Meaning management theoryEdit

Paul T. P. Wong's work on the meaning management theory[30] indicates that human reactions to death are complex, multifaceted and dynamic.[28] His "Death Attitude Profile" identifies three types of death acceptance as Neutral, Approach, and Escape acceptances.[31][32] Apart from acceptances, his work also represents different aspects of the meaning of death fear that are rooted in the bases of death anxiety. The ten meanings he proposes are finality, uncertainty, annihilation, ultimate loss, life flow disruption, leaving the loved ones, pain and loneliness, prematurity and violence of death, failure of life work completion, judgment and retribution centered.[30]

Existential theoriesEdit

The existential approach, with theorists such as Rollo May and Viktor Frankl, views an individual's personality as being governed by the continuous choices and decisions in relation to the realities of life and death.[33] Rollo May theorized that all humans are aware of the fact that they must one day die, reminiscent of the Latin adage memento mori. However, he also theorized that humans must find meaning in life, which led to his main theory on death anxiety: that all humans face the dichotomy of finding meaning in life, but also confronting the knowledge of approaching death. May believed that this dichotomy could lead to negative anxiety that hindered life, or a positive anxiety that would lead to a life full of meaning and living to one's fullest potential and opportunities.[34]

Other theoriesEdit

Other theories on death anxiety were introduced in the late part of the twentieth century.[35] Another approach is the regret theory which was introduced by Adrian Tomer and Grafton Eliason.[35] The main focus of the theory is to target the way people evaluate the quality and/or worth of their lives.[35] The possibility of death usually makes people more anxious if they feel that they have not and cannot accomplish any positive task in the life that they are living.[35] Research has tried to unveil the factors that might influence the amount of anxiety people experience in life.[35]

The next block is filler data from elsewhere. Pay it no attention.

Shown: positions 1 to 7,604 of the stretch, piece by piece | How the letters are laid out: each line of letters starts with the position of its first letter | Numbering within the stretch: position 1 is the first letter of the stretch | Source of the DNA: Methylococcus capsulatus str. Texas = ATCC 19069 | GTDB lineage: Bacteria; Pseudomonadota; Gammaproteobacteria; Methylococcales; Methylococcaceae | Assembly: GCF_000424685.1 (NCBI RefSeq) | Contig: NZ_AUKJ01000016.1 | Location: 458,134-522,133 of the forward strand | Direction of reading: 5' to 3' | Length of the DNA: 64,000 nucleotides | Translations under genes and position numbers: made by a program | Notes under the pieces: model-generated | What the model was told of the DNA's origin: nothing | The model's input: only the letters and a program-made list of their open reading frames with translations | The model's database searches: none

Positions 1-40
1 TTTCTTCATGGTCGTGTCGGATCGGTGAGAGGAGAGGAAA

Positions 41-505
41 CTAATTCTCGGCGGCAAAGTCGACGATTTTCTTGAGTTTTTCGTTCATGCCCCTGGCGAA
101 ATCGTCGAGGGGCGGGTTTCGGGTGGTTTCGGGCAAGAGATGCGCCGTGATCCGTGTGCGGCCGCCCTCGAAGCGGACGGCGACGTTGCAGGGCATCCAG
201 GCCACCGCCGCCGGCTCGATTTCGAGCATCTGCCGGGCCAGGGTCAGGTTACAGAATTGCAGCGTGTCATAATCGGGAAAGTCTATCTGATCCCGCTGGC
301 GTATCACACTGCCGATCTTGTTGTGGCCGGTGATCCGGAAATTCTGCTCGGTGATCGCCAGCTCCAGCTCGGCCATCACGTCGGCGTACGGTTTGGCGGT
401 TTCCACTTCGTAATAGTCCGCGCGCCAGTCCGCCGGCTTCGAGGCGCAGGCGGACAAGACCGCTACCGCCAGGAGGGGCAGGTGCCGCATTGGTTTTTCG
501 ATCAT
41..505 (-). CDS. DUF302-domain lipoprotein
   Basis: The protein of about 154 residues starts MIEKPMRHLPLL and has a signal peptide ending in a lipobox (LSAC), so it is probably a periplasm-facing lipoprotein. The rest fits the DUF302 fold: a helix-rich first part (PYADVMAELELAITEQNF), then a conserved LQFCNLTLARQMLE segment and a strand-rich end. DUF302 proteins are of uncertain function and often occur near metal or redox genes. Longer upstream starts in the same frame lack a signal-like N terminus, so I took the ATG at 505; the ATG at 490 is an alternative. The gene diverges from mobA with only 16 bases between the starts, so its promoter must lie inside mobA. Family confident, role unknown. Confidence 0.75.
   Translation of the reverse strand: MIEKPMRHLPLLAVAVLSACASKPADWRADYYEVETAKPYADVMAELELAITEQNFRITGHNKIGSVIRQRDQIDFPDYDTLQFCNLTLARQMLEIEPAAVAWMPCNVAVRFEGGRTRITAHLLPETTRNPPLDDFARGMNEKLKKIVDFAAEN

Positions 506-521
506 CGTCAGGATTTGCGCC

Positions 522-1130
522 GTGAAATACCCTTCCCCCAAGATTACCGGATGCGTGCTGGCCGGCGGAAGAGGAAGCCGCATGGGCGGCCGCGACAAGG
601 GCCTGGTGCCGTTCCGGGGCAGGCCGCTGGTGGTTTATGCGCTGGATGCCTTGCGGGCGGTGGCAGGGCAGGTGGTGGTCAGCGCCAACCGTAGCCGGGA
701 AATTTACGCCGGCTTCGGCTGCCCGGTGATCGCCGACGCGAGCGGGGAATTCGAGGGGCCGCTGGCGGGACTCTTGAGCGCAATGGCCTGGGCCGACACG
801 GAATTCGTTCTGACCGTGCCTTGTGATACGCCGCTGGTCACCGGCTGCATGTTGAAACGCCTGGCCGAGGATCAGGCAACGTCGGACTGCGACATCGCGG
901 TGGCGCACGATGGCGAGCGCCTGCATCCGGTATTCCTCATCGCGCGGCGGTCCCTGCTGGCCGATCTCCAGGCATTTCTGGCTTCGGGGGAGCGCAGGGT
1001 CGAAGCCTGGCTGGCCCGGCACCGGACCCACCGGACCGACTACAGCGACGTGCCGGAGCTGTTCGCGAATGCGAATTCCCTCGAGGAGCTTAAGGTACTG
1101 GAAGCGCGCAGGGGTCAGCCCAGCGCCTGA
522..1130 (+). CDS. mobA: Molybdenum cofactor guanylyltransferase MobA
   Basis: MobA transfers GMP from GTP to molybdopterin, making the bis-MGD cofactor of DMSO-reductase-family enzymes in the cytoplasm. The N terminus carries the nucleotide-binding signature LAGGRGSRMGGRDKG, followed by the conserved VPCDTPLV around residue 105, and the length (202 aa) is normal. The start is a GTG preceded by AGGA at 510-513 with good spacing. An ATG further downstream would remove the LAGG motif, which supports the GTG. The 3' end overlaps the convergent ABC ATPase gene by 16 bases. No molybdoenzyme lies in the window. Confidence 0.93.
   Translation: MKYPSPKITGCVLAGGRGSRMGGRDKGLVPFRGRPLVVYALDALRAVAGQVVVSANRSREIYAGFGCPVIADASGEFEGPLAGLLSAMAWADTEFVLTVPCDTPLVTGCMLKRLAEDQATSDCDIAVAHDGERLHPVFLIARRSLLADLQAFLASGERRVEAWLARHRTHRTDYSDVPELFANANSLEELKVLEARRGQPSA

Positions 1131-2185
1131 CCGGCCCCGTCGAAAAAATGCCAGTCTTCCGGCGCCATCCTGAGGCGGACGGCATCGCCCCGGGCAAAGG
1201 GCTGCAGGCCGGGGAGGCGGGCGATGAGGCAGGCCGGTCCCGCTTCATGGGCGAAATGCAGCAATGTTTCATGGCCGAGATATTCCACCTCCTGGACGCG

Personal meanings of deathEdit

Humans develop meanings and associate them with objects and events in their environment which can provoke certain emotions. People tend to develop personal meanings of death which could be either positive or negative. If the formed meanings about death are positive, then the consequences of those meanings can be comforting (for example, ideas of a rippling effect[36] left on those still alive). If the formed meanings about death are negative, they can cause emotional turmoil. Depending on the certain meaning one has associated with death, positive or negative, the consequences will vary accordingly.[37] The meaning that individuals place on death is generally specific to them; whether negative or positive, and can be difficult to understand as an outside observer. However, through a Phenomenological perspective, therapists can come to understand their individual perspective and assist them in framing that meaning of death in a healthy way.[38]

ReligiosityEdit

A 2012 study involving Christian and Muslim college-students from the US, Turkey, and Malaysia found that their religiosity correlated positively with an increased fear of death.[39]

A 2017 review of the literature found that in the US, both the very religious and the not-at-all religious enjoy a lower level of death anxiety and that a reduction is common with old age.[40]

A 2009 study on death anxiety in the context of religion showed that Christians scored lower for death anxiety than non-religious individuals, which supports the main tenets of terror management theory, that people pursue religion to avoid anxiety about death by finding comfort in the ideas about afterlife and immortality. Interestingly, the study also found that Muslims scored much higher than Christians and non-religious individuals for death anxiety. These findings do not support terror management theory, the belief in an afterlife for muslims in the study caused more anxiety than those with no belief in an afterlife. This finding highlights a need for further examination into TMT in the context of different religions/sects as well as the impact of varying beliefs about afterlife on levels of death anxiety.[26]